Norfolk And Its Neighborhood

Over on the southern side of Chesapeake Bay is the Elizabeth River, in reality a tidal arm of the sea, curving around from the south to the east, and having Norfolk on its northern bank and Portsmouth opposite. The country round about is flat and low-lying, and far up the river are Gosport and the Navy Yard, the largest possessed by the United States. There are probably sixty thousand population in the three towns. The immediate surroundings are good land and mostly market gardens, but to the southward spreads the great Dismal Swamp, covering about sixteen hundred square miles, intersected by various canals, and yielding cypress, juniper and other timber. It is partly drained by the Nanosecond River, on which, at the edge of the swamp, is .the little town of Suffolk, whence the Jericho Run Canal leads into Lake Drummond, a body of water covering eighteen square miles and twenty-one feet above tidewater. Mrs. Harriet Beecher Stowe has woven much of the romance of this weird fastness and swamp into her tale of bred. The Dismal Swamp Canal, twenty-two miles long, and recently enlarged and deepened, passes through it from Elizabeth River to the Pasquotank River of North Carolina, and the Albemarle Canal also connects with Currituck Sound. This big swamp was first explored by Colonel William Byrd, of Westover, in 1728, when he surveyed the boundary between Virginia and North Carolina.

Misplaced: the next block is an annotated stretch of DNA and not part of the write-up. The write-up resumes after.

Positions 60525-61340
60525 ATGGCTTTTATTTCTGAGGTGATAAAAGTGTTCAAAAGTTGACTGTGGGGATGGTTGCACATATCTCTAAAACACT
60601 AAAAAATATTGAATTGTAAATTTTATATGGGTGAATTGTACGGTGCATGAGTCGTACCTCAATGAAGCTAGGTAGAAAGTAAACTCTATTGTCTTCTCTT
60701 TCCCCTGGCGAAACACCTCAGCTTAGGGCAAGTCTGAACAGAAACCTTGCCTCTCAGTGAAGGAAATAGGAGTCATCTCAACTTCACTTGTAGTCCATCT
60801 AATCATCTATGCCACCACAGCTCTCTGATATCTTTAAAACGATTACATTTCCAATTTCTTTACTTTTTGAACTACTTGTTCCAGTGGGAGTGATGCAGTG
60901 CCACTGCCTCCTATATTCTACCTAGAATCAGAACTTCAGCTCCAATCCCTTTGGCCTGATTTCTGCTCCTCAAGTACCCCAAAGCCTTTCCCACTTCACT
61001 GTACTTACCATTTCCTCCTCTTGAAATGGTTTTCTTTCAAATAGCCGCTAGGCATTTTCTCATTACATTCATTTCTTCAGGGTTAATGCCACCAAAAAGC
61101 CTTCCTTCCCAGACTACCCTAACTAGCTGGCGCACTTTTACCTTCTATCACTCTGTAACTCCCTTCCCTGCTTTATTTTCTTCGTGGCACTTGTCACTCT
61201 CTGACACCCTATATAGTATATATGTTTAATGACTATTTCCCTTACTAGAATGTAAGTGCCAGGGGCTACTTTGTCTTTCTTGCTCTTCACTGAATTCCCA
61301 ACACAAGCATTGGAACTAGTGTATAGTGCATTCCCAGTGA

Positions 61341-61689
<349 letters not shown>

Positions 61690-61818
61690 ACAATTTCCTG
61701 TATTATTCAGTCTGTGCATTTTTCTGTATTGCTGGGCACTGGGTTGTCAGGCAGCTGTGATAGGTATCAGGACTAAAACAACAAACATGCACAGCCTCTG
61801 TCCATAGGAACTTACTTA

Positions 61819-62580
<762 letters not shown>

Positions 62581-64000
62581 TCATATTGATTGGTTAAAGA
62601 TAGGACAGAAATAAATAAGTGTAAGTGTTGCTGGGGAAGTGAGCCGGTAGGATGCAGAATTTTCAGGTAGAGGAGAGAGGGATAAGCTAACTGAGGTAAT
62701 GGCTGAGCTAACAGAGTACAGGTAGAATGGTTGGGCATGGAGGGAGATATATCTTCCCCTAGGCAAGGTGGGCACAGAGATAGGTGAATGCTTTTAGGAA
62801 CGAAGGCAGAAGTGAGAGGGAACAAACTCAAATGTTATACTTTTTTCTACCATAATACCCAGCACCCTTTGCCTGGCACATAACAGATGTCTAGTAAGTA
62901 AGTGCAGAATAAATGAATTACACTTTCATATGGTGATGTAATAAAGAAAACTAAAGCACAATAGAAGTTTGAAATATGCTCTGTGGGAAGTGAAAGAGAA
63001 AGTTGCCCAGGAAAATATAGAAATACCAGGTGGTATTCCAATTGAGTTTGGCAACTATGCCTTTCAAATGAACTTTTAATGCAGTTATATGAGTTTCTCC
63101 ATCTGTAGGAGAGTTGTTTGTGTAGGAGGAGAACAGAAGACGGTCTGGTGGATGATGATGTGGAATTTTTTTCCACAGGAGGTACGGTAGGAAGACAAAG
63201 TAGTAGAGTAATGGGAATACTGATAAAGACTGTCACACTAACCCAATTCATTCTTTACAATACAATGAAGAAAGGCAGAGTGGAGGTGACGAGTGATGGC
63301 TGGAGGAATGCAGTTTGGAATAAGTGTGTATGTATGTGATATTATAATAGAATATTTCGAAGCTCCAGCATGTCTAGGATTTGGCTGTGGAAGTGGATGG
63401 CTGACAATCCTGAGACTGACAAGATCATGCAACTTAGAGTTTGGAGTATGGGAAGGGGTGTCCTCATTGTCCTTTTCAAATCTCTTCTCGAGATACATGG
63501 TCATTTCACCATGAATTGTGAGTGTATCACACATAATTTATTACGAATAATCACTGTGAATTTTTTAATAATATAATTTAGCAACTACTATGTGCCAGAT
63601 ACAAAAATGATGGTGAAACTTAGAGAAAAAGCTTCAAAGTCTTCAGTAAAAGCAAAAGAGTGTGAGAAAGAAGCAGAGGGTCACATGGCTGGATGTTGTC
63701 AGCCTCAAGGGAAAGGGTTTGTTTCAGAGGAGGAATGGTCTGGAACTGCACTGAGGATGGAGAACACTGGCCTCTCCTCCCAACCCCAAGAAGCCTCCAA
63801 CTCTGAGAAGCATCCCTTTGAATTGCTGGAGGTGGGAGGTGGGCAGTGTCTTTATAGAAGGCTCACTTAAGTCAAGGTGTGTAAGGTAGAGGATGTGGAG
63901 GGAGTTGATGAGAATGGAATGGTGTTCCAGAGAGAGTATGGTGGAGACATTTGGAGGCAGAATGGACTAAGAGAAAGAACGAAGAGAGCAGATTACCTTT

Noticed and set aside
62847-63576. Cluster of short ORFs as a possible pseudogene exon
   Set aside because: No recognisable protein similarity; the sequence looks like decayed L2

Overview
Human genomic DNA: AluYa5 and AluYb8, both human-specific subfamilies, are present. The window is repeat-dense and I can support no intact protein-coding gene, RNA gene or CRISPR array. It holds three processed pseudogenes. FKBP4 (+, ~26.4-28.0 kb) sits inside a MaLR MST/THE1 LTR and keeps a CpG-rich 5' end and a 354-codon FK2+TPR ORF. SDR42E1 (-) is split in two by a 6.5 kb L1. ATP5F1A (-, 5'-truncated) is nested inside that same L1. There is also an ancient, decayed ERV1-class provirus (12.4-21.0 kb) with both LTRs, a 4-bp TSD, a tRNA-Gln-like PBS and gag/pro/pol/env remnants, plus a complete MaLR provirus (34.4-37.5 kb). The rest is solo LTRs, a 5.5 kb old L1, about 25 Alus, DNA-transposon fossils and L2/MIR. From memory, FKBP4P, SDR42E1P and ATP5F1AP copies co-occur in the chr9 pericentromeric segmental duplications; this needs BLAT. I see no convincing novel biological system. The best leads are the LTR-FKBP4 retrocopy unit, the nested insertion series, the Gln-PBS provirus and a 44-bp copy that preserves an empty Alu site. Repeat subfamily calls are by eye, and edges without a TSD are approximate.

All about the Norfolk wharves are cotton bales, much timber, tobacco and naval stores, and immense quantities of food and garden products, not forgetting a profusion of “goobers,” all awaiting shipment, for this, next to Savannah, is the greatest export port for food and other supplies on the Southern Atlantic. The “goober,” or peanut, is the special crop of this part of Virginia and Carolina. The cotton compresses do a lively business in the cotton season, the powerful hydraulic pressure squeezing the bale to barely one-fourth its former size, and binding it firmly with iron bands, thus giving the steamers increased cargo. In the spring the shipment North of early fruits and vegetables is enormous, vast surfaces being devoted to their growth, the strawberry beds especially covering many acres. The oyster trade is also large. The settlement of Norfolk began in 1680, and in 1736 it was made a borough. Portsmouth was established later, but the starting of the navy yard there, which has become so extensive, gave it great impetus. Portsmouth claims that in the Civil War, in proportion to size, it sent more soldiers to the Southern armies and had more dead than any other city. The capacious naval hospital and its fine grove of trees front Portsmouth towards the harbor. Norfolk has St. Paul’s Church, founded in 1730, as its chief Revolutionary relic—an ancient building, with an old graveyard, and having in its steeple the indentation made by a cannon-shot, when a British fleet in 1776 bombarded and partly burnt the town. An old-fashioned round ball rests in the orifice; not, however, the one originally sent there by the cannoneers. Relic-hunters visiting the place have a habit of clandestinely appropriating the cannon-ball, so the sexton, with an eye to business, has some on hand ready to put into the cavity, and thus maintain the old church’s patriotic reputation. A novel sight in Norfolk is its market, largely served by negroes—old ” mammies ” with bright bandannas-tied about their heads and guarding piles of luscious fruits; funny little pickaninnies who execute all manner of athletic gyrations for stray pennies, queer old market wagons, profusions of flowers, and such a collection of the good things of life, all set in a picture so attractive that the sight is long remembered.